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posted by martyb on Thursday April 18 2019, @07:30PM   Printer-friendly
from the imagine-Alvin,-Theodore,-and-Simon-as-tenors dept.

Shortages of liquid helium are beginning to cause anxiety for researchers, as the third major supply constraint since 2006 is affecting everyone from medical laboratories to party supply stores due to higher prices and rationing from vendors. Despite helium being the second most abundant element in the universe, there are only 14 liquid helium production facilities in the world--with around 75% of that consumed worldwide produced in Ras Laffan Industrial City in Qatar, an ExxonMobil facility in Wyoming, and facilities owned by the US Bureau of Land Management (BLM), according to GasWorld.

With the privatization of the helium market--a process that started in 1996--coming to fruition in 2020, private industry has played a larger role in ensuring helium supply in the US.

With the ExxonMobil facility partially shutting down for maintenance this summer, the helium market is going to be squeezed. Quantum computers use a different isotope of helium (Helium-3), the distribution of which is still controlled by the government, which should head off any issues.

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Massive Reserve of Helium Found by Minnesota Exploratory Drill 5 comments

Massive Reserve of Helium Found by Minnesota Exploratory Drill, Likely the Biggest Find Ever in North America:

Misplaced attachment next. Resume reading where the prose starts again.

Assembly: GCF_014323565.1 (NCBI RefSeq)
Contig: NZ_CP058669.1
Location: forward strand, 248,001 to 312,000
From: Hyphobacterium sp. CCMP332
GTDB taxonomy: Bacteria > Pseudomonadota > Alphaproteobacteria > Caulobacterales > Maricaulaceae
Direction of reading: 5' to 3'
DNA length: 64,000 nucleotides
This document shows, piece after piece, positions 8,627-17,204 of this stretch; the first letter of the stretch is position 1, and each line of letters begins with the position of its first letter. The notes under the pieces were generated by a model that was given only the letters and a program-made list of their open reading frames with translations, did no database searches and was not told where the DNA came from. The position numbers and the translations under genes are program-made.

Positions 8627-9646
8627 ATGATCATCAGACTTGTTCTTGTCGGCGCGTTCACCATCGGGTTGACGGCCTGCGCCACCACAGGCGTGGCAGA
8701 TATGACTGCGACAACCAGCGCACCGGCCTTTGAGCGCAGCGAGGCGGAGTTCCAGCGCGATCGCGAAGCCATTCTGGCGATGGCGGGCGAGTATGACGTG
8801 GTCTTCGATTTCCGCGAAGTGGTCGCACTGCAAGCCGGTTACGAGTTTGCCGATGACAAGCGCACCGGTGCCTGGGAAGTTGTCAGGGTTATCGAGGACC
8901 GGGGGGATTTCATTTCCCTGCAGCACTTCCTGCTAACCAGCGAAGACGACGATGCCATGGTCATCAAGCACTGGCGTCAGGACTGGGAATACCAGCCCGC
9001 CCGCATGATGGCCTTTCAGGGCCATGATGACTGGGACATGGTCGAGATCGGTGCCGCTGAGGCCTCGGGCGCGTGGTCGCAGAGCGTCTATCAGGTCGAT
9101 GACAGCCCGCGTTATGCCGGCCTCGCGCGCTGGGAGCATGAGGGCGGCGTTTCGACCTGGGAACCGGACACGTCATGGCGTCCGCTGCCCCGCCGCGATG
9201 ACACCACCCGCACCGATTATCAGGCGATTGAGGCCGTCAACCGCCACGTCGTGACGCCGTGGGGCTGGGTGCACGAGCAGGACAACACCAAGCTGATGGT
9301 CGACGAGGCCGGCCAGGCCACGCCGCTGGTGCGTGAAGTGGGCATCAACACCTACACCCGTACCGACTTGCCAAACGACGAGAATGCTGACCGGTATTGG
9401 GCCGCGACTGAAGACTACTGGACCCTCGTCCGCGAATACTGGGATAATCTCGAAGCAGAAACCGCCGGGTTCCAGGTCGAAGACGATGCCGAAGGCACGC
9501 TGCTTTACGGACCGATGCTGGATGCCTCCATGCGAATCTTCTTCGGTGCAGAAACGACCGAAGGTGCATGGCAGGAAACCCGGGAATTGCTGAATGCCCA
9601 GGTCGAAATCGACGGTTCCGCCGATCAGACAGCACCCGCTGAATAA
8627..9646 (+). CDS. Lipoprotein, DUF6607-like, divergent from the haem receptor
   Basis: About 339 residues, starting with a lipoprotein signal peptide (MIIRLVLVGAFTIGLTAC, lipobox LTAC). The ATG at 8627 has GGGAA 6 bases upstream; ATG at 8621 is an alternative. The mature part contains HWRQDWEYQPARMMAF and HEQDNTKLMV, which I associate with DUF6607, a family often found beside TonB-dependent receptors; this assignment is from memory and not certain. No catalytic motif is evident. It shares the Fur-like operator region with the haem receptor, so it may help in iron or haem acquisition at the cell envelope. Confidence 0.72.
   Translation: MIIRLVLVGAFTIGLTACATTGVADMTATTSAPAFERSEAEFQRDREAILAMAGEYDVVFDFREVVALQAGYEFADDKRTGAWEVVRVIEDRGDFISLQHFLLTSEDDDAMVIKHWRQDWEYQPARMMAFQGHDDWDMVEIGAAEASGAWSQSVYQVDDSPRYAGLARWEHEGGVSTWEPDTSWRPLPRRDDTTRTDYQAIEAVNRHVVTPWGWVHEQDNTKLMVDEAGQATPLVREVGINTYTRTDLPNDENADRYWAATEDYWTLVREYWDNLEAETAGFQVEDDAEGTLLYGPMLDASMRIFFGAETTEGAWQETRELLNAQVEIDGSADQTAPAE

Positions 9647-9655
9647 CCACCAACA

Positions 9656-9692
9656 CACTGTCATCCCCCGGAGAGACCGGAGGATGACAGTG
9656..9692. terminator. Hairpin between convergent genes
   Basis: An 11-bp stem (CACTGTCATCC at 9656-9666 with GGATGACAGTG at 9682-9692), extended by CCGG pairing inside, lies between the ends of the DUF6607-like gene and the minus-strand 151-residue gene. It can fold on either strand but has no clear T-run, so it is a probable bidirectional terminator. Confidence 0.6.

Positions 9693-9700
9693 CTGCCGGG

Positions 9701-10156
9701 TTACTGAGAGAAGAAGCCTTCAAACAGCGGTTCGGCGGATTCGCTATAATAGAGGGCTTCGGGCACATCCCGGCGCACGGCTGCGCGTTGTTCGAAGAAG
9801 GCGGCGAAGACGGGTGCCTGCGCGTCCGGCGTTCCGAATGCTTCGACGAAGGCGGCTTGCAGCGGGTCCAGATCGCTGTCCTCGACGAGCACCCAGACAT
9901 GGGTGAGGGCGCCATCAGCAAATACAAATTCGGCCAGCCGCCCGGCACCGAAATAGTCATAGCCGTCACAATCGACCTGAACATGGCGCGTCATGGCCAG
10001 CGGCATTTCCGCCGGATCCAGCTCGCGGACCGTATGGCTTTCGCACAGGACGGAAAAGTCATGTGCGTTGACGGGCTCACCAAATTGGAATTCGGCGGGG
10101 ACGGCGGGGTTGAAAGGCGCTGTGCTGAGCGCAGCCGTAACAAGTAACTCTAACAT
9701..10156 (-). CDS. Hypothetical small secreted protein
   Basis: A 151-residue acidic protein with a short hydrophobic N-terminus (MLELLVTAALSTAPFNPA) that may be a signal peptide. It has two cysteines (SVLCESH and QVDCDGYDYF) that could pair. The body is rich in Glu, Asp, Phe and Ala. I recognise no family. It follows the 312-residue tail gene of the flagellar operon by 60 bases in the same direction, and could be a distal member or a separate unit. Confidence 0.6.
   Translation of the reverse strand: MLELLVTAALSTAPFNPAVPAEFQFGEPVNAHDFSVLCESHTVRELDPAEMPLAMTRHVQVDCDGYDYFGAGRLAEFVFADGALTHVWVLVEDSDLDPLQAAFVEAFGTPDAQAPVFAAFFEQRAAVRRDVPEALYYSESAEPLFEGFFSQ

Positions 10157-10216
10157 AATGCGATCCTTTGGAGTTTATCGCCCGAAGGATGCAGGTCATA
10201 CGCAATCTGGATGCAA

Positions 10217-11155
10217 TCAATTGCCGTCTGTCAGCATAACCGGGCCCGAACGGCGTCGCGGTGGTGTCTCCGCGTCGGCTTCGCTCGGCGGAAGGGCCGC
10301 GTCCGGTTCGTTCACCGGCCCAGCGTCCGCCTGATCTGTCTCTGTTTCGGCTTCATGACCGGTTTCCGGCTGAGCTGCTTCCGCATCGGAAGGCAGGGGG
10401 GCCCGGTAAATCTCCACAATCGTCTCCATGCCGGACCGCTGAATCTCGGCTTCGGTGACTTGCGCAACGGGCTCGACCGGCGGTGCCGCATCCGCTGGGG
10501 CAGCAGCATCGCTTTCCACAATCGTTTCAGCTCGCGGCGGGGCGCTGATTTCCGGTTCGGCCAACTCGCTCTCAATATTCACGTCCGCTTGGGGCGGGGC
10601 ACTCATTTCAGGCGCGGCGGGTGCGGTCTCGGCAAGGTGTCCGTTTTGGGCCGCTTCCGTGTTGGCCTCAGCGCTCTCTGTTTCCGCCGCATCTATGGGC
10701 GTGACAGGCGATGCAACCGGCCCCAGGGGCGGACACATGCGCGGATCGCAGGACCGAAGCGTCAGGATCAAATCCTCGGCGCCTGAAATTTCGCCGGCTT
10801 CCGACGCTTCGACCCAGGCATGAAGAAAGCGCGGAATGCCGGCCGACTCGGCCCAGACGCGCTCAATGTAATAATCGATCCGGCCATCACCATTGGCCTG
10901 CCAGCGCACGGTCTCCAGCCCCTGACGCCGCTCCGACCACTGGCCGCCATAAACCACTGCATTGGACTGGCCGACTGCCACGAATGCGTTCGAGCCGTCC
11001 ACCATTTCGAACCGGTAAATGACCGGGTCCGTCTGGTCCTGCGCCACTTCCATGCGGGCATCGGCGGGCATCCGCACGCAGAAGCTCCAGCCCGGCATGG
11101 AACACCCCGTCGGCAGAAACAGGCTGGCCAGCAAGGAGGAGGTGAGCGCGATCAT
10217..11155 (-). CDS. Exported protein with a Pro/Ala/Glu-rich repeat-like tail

A new find of underground helium in Minnesota could turn out to be one of the largest in the world, Minneapolis's WCCO-TV reported Thursday. The drill site, just outside Babbitt in the northeastern part of the state, took about a month from initially breaking ground to get to a depth of 2,200 feet.

What it found there, Pulsar Helium CEO Thomas Abraham-James called "a dream." "There was a lot of screaming, a lot of hugging and high fives. It's nice to know the efforts all worked out and we pulled it off," Abraham-James told WCCO.

He said that the concentration of helium sampled was 12.4 percent — about 30 times what the outlet referred to as "the industry standard," and higher even than the company had forecast. "12.4% is just a dream," the CEO told the outlet. "It's perfect."

Further analysis remains to be done, of course, but the finding confirmed work completed in 2011 that indicated the presence of helium deep under the surface, the Duluth News Tribune reported.

Companies generally pursue helium concentrations above 0.3 percent that they can locate, the outlet noted. "So now the real hard begins to find out what is it truly that we have and the size of the prize," Abraham-James told the News Tribune.

Studying the size of the find and the feasibility of a full-sized mining operation could take up to a year, the company told WCCO. The Topez Project, as the drill site is called, was initially planned to go to a depth of 2,250 feet, but had to stop earlier than expected because of "abnormally warm temperatures and looming road weight restrictions," according to the paper.

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  • (Score: 0) by Anonymous Coward on Thursday April 18 2019, @09:21PM

    by Anonymous Coward on Thursday April 18 2019, @09:21PM (#831882)

    Quantum computing... you never really know.

  • (Score: 2) by deimtee on Friday April 19 2019, @05:55AM

    by deimtee (3272) on Friday April 19 2019, @05:55AM (#832053) Journal

    It's not that the supply is too short, it's that the price is too low. Let the free market run until idiots stop doing balloon drops etc.
    If quantum computing is worth doing, it can out-compete a kids birthday party when buying helium.

    If you cough while drinking cheap red wine it really cleans out your sinuses.